A few notes:
Recommended needle and hook sizes:
We've said it before, and we'll say it again: needle size doesn't matter, gauge matters
. That said, our labels provide a recommended range to help you determine where to begin. The needle size recommended on the label is based on 1) an average of the sizes used when creating the swatches that produced the best fabric and 2) the yarn weight. In the case of Lucky, the yarn is an aran...
I'm typically not one to go all out at the New Year, but I will be wide awake and toasting the end of 2020 for sure
. I am also delighted for the year to end because it means the newest Olive Knits KAL
is about to begin - and Marie's design, Fiadh, featuring Lucky Tweed
, is stunning!
Like her previous January Workshops, Marie has created an educational component to the knit along, ensuring a quality, wearable garment for years to come.
From the website
: "This year we will explore the history of traditional Irish Aran knitting, combined with Marie’s modern tutorials and new techniques. This workshop-style knitalong includes the pattern and 8 weeks of lessons and tutorials to go along with your making journey."
Marie has elected to use our Lucky Tweed
for Fiadh, the perfect yarn for an Aran sweater! Lucky Tweed is a woolen spun aran weight authentic Donegal yarn made in Donegal, Ireland. The nature of the woolen-spun yarn means there is ample yardage - 210 yards! - in a 100 gram skein, and the airy yarn has a lofty hand, tweedy texture, and soft feel.
Check out the full Workshop listing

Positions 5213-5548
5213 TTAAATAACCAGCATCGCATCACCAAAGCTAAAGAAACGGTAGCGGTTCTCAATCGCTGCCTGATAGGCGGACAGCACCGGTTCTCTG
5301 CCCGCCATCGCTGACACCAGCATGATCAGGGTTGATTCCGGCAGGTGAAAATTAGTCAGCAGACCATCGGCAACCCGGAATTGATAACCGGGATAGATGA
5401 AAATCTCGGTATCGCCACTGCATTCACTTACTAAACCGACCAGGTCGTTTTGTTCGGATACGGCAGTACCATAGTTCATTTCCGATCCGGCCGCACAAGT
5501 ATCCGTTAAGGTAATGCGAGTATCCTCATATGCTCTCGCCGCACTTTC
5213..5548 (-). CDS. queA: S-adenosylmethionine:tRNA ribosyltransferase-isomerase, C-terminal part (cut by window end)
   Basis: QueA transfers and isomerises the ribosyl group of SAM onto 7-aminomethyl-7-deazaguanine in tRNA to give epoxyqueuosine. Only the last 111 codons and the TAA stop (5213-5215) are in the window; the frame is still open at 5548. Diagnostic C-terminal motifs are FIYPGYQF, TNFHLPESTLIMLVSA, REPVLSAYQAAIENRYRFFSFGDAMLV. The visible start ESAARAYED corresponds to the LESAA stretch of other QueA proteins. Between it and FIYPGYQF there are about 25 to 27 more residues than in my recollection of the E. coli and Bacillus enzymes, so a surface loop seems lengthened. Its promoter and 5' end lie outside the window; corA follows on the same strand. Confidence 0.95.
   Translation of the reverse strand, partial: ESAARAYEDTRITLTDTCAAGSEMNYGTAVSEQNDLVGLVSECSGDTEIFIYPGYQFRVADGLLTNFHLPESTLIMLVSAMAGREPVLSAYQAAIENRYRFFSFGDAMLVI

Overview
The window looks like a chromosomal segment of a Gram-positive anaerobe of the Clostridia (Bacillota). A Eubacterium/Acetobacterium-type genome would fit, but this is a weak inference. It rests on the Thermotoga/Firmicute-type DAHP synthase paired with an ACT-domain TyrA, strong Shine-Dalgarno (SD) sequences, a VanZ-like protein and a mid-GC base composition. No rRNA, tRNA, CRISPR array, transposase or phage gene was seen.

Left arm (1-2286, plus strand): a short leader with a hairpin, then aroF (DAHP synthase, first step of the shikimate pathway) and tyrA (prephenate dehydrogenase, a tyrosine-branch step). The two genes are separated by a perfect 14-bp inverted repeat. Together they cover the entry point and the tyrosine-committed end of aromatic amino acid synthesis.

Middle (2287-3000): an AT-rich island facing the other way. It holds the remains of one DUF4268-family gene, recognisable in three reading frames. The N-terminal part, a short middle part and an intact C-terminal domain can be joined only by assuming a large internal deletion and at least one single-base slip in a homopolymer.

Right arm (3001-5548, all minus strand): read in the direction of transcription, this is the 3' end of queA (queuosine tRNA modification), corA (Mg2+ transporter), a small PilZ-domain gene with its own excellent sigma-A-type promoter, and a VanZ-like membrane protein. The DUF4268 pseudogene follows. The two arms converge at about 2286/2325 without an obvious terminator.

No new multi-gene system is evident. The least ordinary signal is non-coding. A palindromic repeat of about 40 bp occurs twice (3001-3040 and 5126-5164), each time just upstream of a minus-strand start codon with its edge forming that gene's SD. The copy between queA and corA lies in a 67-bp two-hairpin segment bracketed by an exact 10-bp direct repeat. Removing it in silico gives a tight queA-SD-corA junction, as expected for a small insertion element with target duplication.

Back in March, we planned on attending VK Live in Seattle and organized joint freight with our buddy Theresa of Ewe-Nited States of Fiber
. Theresa dropped her bags of yarn off at our warehouse in preparation for shipment, which gave me the opportunity to pour over all of the lovely hand dyed colors. Knowing how well hand dyed yarn
works with Perennial
, I pulled out a skein of her Fingering Weight
in dragonfruit to pair it with Perennial in raspberry. Not sure exactly what the skeins would become, I did know Lucy would love the combination!
Pouring over patterns, I found the Fabel Sweater
by Danish designer Vaskavullaknit
. Ridiculous intarsia unicorn? Check. Gold embellishment? Check. Rainbow mane? Check. It is basically the garment of Lucy's dreams.
The only issue was the gauge: the pattern calls for 16 stitches to 4", while Perennial is best for garments at 28-30 stitches to 4". Holding the yarn doubled on US 5 needles produced a gauge of 20 stitches to 4". Still not a match, but it was closer, and the schematic in the pattern and measurements provided me with enough information to make the proper length and size...